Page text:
“So you’re headed down a Southern way,
passing thru the Delta some time today?
In my mind, pictures line the walls
of a place I used to know, and vividly recall
I love you so much, and you sure sing good
and it would mean so much to me, if you would
Sing the Delta a love song for me!”

It´s strong songs, it´s filled with confessional poetry, brave poetry, it doesn´t pussyfoot around or turn a blind eye to human nature, as Bob Dylan said of one of his songs. Neither does Iris DeMent in her songs. There is no room too dark for her to get into, and the I in the song “Out of the Fire” has been going through some hard times.

“The tents are rolled up, the Revival’s left town
all that remains is the fine sawdust ground
still wet from the tears that fell from the eyes
of folks too far down to hang back in pride
And I am here, too, like I always was:
deep in the pain, strong in the love
still singing my prayer to Heaven above
heartfelt and true.

Once you were the dawn, the dusk, and the light
Without the dream of holding you tight
my days turned to black, I could hardly take breath
I stumbled my way thru a fate worse than death
But like the Phoenix that rose right out of the fire,
I came back too, from a bed of desire
and shook from my wings the ash from the pyre,
and headed back home.”

“Before The Colors Fade” is obviously a song inspired by Iris DeMent´s mother, who passed away the year before the release, 93 years old. A beautiful song about the lifelong love from a daughter to her mother.

“Before the colors fade from view
I sit alone remembering you
And all those things you’d say and do
And the feel of being next to you
The angles of your sweet, old face
The voice that filled my life with grace
I walk as through a sacred place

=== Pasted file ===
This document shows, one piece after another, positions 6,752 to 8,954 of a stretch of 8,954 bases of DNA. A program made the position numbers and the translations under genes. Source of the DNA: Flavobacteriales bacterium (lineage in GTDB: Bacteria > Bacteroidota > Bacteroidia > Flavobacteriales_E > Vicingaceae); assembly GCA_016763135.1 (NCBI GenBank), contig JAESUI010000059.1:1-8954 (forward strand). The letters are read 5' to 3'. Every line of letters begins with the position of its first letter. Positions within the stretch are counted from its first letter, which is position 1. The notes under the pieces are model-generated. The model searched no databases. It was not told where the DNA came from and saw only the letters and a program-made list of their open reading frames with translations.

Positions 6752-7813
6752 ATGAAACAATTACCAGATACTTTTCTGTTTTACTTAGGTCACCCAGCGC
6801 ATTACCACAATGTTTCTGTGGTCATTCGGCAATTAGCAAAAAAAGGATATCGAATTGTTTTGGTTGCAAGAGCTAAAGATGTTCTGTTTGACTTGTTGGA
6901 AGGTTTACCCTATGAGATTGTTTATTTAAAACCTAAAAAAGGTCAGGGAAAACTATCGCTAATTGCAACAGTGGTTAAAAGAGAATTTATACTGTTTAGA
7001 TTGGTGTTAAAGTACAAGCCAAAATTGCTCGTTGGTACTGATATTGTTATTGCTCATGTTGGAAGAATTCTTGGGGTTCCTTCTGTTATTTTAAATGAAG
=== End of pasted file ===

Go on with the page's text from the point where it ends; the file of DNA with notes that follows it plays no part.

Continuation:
Before the colors fade

Everybody comes and then they go
Everybody fades and glows
Everybody falls and climbs
Some people go before their time
But no one sparkled quite like you
I’m gonna miss you through and through
I’ll visit every shade and hue
Before the colors fade

Tonight I’ll read you like a book
Every twist and turn you took
Every song and every look
All you gave, all you took
In time you might seem like a dream
But until then and in between
I’ll linger on each sacred scene
Before the colors fade”

Iris DeMent was interviewed in 2012, at the Grammy Museum, and it gives a great insight in Iris´views on music as a lifeline, both for herself and her parents.

One of the songs were presented on The Marty Stuart Show – “Go On Ahead And Go Home”.

On the same show she also played Merle Haggard´s “Big City”. No wonder Merle thought she was one of the best he heard!!

A couple of years later Iris brought “There´s A Whole Lotta Heaven” visiting “A Prairie Home Companion”. A great version.

At an Iowa radio station Iris DeMent sang “Pass Me Not, Oh Gentle Saviour” in 2015, the old Fanny Crosby hymn, a song that would have fitted perfectly on “Lifeline”.

In August 2015, DeMent released her, so far, last album, “The Trackless Woods”. Once again, it digs deep in my heart from the start. The songs are poems translated from the russian modernist poet Anna Akhmatova (1889-1966), a brave woman, a known critic of the Stalin terror. And once again, it´s not the most easy-going album Iris DeMent have made, but it´s all true Iris, and it´s a deep work of passion and love. You have to listen closely, to the words and to the voice. Iris uses the translations of Babette Deutch and Lyn Coffin to dig into the feminist word of Akhmatova, maybe also to build a bridge to the literature and the culture of the land from which her adopted daughter has her origins. In the liner notes, DeMent writes about this: “In international adoptions, children, in order to gain a family, have to give up their country and all that goes with that. It’s a high price to pay. I wanted to give back to my daughter some of what she lost. Anna Akhmatova has made that possible.”

In a few words on this little video, Iris tell us about the project and why she was so fascinated of the felt relationship with the poems she stumbled upon.

In “Listening To Singing” it all comes together in a classic Iris DeMent way – the words, the melody, the vocals. There is no wonder she felt that these words were like family for her. It´s like it could be written by Iris, and she makes the words her own.

“A woman’s voice, like the wind, it rushes
Nocturnal, moist and black
And as it flies, whatever it brushes